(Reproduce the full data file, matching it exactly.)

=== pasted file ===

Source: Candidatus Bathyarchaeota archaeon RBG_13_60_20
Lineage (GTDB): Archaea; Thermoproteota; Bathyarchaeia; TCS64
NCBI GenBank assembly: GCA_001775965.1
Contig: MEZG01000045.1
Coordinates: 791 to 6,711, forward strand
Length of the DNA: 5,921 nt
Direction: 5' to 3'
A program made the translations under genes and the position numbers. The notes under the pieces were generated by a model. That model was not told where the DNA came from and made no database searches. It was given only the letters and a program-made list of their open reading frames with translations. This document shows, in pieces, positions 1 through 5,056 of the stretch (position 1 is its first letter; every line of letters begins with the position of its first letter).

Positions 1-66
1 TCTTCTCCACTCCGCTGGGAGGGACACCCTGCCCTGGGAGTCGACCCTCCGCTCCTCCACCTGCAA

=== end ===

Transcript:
Source: Candidatus Bathyarchaeota archaeon RBG_13_60_20
Lineage (GTDB): Archaea; Thermoproteota; Bathyarchaeia; TCS64
NCBI GenBank assembly: GCA_001775965.1
Contig: MEZG01000045.1
Coordinates: 791 to 6,711, forward strand
Length of the DNA: 5,921 nt
Direction: 5' to 3'
A program made the translations under genes and the position numbers. The notes under the pieces were generated by a model. That model was not told where the DNA came from and made no database searches. It was given only the letters and a program-made list of their open reading frames with translations. This document shows, in pieces, positions 1 through 5,056 of the stretch (position 1 is its first letter; every line of letters begins with the position of its first letter).

Positions 1-66
1 TCTTCTCCACTCCGCTGGGAGGGACACCCTGCCCTGGGAGTCGACCCTCCGCTCCTCCACCTGCAA